In my role in Cisco Services, I’m more interested in the challenges of technology adoption and deployment than I am in speeds and feeds, statistics and technology fads.  I actively seek out case studies where technology goes wrong – admittedly most of these examples turn out to be issues around introducing and managing the technology, rather than the technology itself.  So I have to admit, I was fascinated by a recent  eWeek article (full details below) which discussed the huge proportion – the report uncovers evidence of up to 30%!! – of (physical) servers in enterprise data centers that are typically running doing nothing!!  Yes – up to 30% – even in these days of virtualization!


How Many Idle and Comatose Servers Do You Have?!
How Many Idle and Comatose Servers Do You Have?!

Yes, even in your data center, it’s probably a safe bet to say that you have some servers that are not doing that much information processing today!  In this part 1 of my blog, I’ll discuss the costs – obvious and hidden – of the idle server challenge.  And next week I’ll discuss why this happens and what you could and indeed should do about it!

The eWeek article, entitled “30 Percent of Servers Worldwide Sit Idle”, is based upon research performed by Stanford University in conjunction with the Anthesis Group – you can find their full report here.  What is particularly astounding is that they define idea of “comatose” servers as “those in the sample that have delivered no information or compute services in 6 months or more”.  Idle for at least 6 months?!  Wow!

The Costs: The Obvious and the Hidden

Some of the costs of idle servers are obvious: power and space.  Especially with older servers, power costs can mount up.  As an aside, I attended a conference a while back where a case study was presented where the IT organization had a habit (as many do) of re-purposing older servers to less demanding tasks – so their print servers were typically 5+ years old. Consequently a disproportionately high portion of their power budget was consumed by the small number of power hungry and old servers dedicated to the low value task of printing!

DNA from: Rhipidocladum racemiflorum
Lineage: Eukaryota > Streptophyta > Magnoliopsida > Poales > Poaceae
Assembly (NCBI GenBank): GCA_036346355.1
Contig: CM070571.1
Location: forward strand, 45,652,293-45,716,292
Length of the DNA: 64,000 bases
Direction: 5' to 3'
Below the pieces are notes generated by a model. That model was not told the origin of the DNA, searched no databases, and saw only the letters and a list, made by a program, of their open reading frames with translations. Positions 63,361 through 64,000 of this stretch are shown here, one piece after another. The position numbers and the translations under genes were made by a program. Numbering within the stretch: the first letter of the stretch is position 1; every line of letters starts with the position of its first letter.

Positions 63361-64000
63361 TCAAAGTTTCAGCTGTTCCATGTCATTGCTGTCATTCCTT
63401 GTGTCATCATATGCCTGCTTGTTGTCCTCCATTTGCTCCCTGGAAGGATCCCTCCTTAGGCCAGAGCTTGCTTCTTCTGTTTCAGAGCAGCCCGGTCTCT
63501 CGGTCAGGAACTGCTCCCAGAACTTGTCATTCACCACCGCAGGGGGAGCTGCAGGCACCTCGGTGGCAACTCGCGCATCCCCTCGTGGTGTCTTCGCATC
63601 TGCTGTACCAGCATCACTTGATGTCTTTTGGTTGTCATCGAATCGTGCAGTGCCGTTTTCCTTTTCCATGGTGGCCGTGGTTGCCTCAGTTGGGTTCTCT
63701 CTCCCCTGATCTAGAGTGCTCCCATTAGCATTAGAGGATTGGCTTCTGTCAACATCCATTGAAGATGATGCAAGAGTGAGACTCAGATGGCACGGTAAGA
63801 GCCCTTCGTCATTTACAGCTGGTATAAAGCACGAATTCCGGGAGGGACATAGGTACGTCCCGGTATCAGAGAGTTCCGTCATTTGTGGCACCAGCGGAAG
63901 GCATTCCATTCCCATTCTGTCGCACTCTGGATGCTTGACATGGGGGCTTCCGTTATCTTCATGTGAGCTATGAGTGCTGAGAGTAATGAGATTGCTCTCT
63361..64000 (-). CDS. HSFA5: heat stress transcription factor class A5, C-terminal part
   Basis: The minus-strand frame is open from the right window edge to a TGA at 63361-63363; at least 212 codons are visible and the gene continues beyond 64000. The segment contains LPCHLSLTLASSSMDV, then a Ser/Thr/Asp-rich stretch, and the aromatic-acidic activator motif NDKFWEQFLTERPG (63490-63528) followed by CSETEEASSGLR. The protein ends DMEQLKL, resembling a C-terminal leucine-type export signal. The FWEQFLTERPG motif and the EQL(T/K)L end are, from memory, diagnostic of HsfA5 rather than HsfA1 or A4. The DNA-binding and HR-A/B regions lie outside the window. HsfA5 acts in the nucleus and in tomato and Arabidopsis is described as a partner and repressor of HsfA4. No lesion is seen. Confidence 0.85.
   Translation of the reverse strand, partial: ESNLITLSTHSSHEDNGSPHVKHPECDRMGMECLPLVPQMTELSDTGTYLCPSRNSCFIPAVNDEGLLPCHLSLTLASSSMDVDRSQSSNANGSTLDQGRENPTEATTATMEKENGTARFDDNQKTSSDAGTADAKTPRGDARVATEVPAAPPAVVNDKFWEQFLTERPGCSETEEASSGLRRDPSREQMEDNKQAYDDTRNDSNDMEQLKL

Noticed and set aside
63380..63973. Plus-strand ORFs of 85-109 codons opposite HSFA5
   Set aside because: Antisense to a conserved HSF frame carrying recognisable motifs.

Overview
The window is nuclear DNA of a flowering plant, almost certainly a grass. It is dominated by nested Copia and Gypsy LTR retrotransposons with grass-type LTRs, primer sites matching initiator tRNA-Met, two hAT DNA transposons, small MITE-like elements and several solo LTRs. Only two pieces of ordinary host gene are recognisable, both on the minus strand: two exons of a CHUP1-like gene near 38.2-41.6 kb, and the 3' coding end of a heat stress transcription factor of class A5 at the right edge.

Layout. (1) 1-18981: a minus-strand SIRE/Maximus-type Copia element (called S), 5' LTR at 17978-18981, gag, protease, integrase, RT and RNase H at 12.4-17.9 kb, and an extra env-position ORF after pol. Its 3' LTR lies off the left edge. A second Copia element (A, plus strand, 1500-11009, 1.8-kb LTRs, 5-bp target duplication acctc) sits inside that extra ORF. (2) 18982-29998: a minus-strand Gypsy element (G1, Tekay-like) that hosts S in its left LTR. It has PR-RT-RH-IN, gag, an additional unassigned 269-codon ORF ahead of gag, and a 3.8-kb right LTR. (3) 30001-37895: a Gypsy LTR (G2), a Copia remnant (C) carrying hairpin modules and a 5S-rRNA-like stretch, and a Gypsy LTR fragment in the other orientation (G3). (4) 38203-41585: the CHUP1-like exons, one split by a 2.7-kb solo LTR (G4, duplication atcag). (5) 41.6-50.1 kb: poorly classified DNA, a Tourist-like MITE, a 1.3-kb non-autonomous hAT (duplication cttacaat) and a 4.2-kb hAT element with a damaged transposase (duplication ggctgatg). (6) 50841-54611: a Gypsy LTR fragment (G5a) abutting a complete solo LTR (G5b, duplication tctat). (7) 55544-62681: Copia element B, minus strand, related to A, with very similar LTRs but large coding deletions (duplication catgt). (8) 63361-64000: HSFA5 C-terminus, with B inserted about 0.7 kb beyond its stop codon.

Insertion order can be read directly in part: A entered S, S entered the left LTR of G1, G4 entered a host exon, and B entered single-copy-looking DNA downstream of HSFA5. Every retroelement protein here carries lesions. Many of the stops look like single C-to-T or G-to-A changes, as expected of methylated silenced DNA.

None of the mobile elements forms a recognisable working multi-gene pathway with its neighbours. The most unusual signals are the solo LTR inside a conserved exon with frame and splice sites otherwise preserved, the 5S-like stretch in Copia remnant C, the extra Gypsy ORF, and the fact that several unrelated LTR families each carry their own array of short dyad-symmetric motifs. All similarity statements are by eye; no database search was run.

Space is another obvious issue – and the implications for facility design, hot/cold isle design and so on.  Some companies will be planning new data center builds and extensions unknowingly to hold some idle servers!


One major “hidden” cost not highlighted in the report above is that of installed but unused licensed software products.  In cases that I’ve heard from our Cisco Services consultants and partners, it’s not uncommon to find databases and software apps installed on a server for, say, a trial or a test … and after the testing is finished, it remains there, and before long, it’s forgotten with IT staff being too scared to touch these servers in case they break some important app!  Yet the software applications remain installed, you may end up paying additional software license fees (especially if you have “unlimited” licensing agreements), and almost certainly you will be paying software technical support fees … for software that you no longer use … burning power on idle servers … and probably also taking up space you are paying rent for!

And let’s face it, we are all often too busy with developing next year’s plan and executing on priority initiates for today, that we don’t get time to do all those “tidy up” actions we know should be executed upon.

More Next Week ….

To wrap up for this week, the issue of idle servers in your data center is almost certainly costing you significantly.  Look out for my blog over the next week or so when I will discuss why this happens and what you can do about this.  And if you can wait to get started, get in touch and Cisco Services can help you making savings sooner. Contact me on Twitter if you need to start saving!

PS: You can find Part 2 here


Stephen Speirs

SP Product Management

Cisco Customer Experience (CX)